Problem Plant: Tree of Heaven

Tree of Heaven (Ailanthus altissima)        

Also known as Chinese or Stinking Sumac, this plant was introduced from China
in 1784 as a specimen and shade tree. It was commonly found in nurseries by
1840 and has been popular in urban plantings ever since. This rapidly-growing
tree has now overwhelmed natural areas in over 30 states and is reported as
invasive in national parks on the east coast, including many in Virginia, Maryland,
and Washington, DC.

Print Version: Problem Plant: Tree of HeavenTree of Heaven

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Tags: Causes damage to sewers and structures in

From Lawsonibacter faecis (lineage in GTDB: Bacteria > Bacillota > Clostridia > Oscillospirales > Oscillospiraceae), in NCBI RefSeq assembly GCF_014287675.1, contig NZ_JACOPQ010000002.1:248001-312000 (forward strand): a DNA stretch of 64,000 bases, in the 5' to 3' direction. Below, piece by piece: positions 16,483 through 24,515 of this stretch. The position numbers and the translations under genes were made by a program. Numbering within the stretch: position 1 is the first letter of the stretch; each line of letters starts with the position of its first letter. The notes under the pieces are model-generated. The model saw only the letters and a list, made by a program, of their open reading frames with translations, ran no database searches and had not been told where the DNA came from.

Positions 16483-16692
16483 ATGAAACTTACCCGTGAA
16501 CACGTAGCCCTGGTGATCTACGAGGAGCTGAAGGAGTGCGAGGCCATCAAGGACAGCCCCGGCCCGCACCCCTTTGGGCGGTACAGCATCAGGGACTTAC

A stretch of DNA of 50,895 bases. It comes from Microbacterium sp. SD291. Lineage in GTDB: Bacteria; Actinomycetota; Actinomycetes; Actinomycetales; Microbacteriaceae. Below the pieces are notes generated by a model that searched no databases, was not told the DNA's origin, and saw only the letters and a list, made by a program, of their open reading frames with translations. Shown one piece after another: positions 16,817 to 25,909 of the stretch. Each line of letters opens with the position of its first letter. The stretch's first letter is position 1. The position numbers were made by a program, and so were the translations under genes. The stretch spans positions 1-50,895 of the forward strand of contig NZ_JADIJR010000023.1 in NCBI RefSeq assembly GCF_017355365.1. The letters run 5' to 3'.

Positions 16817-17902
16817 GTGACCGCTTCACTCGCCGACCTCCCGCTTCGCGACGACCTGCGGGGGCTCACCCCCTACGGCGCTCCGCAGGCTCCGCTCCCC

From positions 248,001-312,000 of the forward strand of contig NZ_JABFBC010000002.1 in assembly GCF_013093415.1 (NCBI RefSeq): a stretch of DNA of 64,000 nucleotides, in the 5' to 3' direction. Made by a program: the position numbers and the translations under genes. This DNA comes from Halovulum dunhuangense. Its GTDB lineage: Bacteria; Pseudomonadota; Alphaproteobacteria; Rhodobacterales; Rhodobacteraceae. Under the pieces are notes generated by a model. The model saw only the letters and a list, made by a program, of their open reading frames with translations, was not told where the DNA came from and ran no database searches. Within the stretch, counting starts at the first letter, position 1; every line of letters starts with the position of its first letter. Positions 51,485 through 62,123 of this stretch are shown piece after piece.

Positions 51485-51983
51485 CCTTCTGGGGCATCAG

urban areas, Invades cultivated fields and natural habitats, Thickets forming from root sprouts displace native vegetation, Root segments left in soil can re-sprout, Seeds prolifically and grows vigorously (10-14 feet in first year), Produces chemicals that kill other plants or
prevent them from growing nearby, Allegheny Serviceberry (Amelanchier laevis), Black Walnut (Juglans nigra), Mockernut Hickory (Carya alba), Pignut (Carya glabra), Sassafras (Sassafras albidum), Smooth Sumac (Rhus glabra), Sourwood (Oxydendrum arboreum), Staghorn Sumac (Rhus typhina), Medium-size tree with interesting foliage